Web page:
Personnel: Marty Ehrlich – conductor/alto saxophone; Bobby Zankel – alto saxophone; Julian Pressley – alto saxophone; Robert DeBellis – tenor and soprano saxophone; Hafez Modirzadeh – tenor saxophone; Mark Allen – baritone saxophone; Dave Ballou – trumpet; Dwayne Eubanks – trumpet; Graham Haynes – cornet; Josh Evans – trumpet; Steve Swell – trombone; Michael Dessen – trombone; Alfred Patterson – trombone; Jose Davilla – bass trombone; Michael Formanek – bass; Tom Lawton – piano; Chad Taylor – drums
Impression: Soundpath is a Muhal Richard Abrams-penned, Bobby Zankle-comissioned piece consisting of a number of majestic vignettes for big band that premiered in 2012, was recorded in 2018, and is presented now for the first time so that we might all listen in awe at MRA’s total compositional mastery as executed by a like minded and boffo ensemble.
Personnel: KRONOS QUARTET: David Harrington – Violin 1; John Sherba – Violin 2; Hank Dutt – Viola; Sunny Yang – Cello + AL PARI QUARTET: Marta Lucjan – Violin 1; Alicja Miruk-Mirska – Violin 2 ;Magdalena Maier – Viola Elzabieta Rychwalska – Cello
Impression: In all honesty, I came for Kronos and the hypnotizing syncopation Thelen has showcased in his wicked ensemble Sonar, but I am staying for the delicious melodies adorning his signature brand of minimalism, all beautifully performed by both quartets on this recording.
Impression: No one excelled at putting music to film like Morricone and a collection of the less-orchestral, more tripped-out and groovy side of the maestro circa late 60s-early 80s, seven tracks heretofore unissued ’til now, is cause for celebration in a time that is short on celebration of any sort.
Personnel: Nick Dunston – double bass, compositions; Louna Dekker-Vargas – flute, alto flute, piccolo; Ledah Finck – violin, viola; Tal Yahalom – guitar; Stephen Boegehold – drum set
Impression: As evidenced by the overabundance of inspired ideas/execution/processes on this modestly recorded live date, there is no doubt that Dunston will continue to flourish as a major force in the direction of new music. Additionally, for every sale of this album OOYH Records will donate $1 to the Third Wave Fund, an organization chosen by Dunston.
Impression: In the midst of this recording of consummate masters tasked with, among other assignments, interpreting/responding to an array of scents, we are submerged in a truly distinctive environment…one that I anticipate experiencing in full when scratch-and-sniff swatches are mailed out with physical copies of the release in December.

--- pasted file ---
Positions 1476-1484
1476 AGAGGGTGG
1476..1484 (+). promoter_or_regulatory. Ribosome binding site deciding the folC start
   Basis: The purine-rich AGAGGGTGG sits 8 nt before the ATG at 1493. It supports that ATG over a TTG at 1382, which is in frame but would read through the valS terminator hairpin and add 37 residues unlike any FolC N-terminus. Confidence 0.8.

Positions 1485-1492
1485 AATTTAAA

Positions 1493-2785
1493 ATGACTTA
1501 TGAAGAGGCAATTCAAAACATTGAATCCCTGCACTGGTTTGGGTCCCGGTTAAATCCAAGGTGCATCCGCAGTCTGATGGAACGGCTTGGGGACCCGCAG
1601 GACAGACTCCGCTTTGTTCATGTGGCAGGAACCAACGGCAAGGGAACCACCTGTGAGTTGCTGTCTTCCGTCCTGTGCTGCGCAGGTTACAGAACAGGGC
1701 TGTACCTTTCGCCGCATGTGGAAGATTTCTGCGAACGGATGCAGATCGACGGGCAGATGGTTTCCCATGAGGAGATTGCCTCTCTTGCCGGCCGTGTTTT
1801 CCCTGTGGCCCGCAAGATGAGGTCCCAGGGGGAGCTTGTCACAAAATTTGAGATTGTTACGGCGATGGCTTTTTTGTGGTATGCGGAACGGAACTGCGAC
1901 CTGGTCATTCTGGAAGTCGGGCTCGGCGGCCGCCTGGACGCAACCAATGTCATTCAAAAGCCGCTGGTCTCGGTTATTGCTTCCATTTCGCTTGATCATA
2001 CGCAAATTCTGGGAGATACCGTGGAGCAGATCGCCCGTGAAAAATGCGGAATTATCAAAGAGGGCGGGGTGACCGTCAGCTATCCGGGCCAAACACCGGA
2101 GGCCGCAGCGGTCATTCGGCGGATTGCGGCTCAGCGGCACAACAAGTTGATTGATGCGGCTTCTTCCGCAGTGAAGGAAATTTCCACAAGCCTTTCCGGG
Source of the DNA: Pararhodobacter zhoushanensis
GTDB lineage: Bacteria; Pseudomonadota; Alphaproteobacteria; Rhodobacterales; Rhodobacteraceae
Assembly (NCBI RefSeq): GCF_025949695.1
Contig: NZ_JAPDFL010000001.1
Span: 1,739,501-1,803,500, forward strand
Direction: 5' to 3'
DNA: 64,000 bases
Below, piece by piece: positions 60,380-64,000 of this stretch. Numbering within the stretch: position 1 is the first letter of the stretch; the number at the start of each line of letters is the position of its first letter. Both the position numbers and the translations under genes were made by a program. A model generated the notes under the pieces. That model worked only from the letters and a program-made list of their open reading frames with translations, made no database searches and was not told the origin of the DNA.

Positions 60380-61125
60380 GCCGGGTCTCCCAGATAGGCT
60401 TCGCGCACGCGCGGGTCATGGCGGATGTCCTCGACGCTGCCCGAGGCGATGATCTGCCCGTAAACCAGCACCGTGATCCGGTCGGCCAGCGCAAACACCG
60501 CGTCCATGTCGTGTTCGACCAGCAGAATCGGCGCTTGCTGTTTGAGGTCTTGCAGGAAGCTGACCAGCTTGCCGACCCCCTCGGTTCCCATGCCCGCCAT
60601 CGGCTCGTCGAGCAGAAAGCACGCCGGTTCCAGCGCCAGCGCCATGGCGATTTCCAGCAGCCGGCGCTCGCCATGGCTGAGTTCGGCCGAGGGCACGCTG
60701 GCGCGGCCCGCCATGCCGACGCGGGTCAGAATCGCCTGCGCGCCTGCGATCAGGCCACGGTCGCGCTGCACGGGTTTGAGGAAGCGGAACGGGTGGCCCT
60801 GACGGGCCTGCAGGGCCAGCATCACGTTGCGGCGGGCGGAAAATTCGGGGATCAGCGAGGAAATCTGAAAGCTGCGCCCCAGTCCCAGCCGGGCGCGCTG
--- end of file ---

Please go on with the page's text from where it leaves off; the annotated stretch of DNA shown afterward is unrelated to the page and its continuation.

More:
Impression: No one has bested Duke Ellington’s mastery of all things musical and no group of musicians in recent memory has done greater justice to the Ellington / Strayhorn’s songbook as a pan-genre blueprint than WHO Trio.
For over a decade, Austrian musicians Lorenz Raab and Christof Dienz have been making music as a trumpet / zither duo, but have only just recently released their first full-length recording as RaaDie. This combo seems a bit wacky, no?
In some ways, there is nothing quite like the sound of these two instruments playing off one another, but on the other, it’s not all that different from other compelling music: propulsive rhythms in a cloud of interesting chordal/harmonic texture with affecting melodies floating above. As with much music being made in the 21st century, a healthy dose of electronics is in effect, which can, of course, go one of two opposing ways. The good news is that the result never falls in the category of trivial or weird for the sake of weirdness. In fact, the great news is that with Vast Potential, Raab and Dienz have made a rather accessible thing of lushness and beauty. Armed with a clear compositional vision and a mastery of both their instruments and their processing gear, the duo has succeeded in illuminating not just the vastness of their potential, but also the acuteness of their execution.
Hats off to folks trying something different with the tools at their disposal, odd as they may be…and that includes German label Traumton who continue their tradition of releasing top-shelf and left-of-center sounds.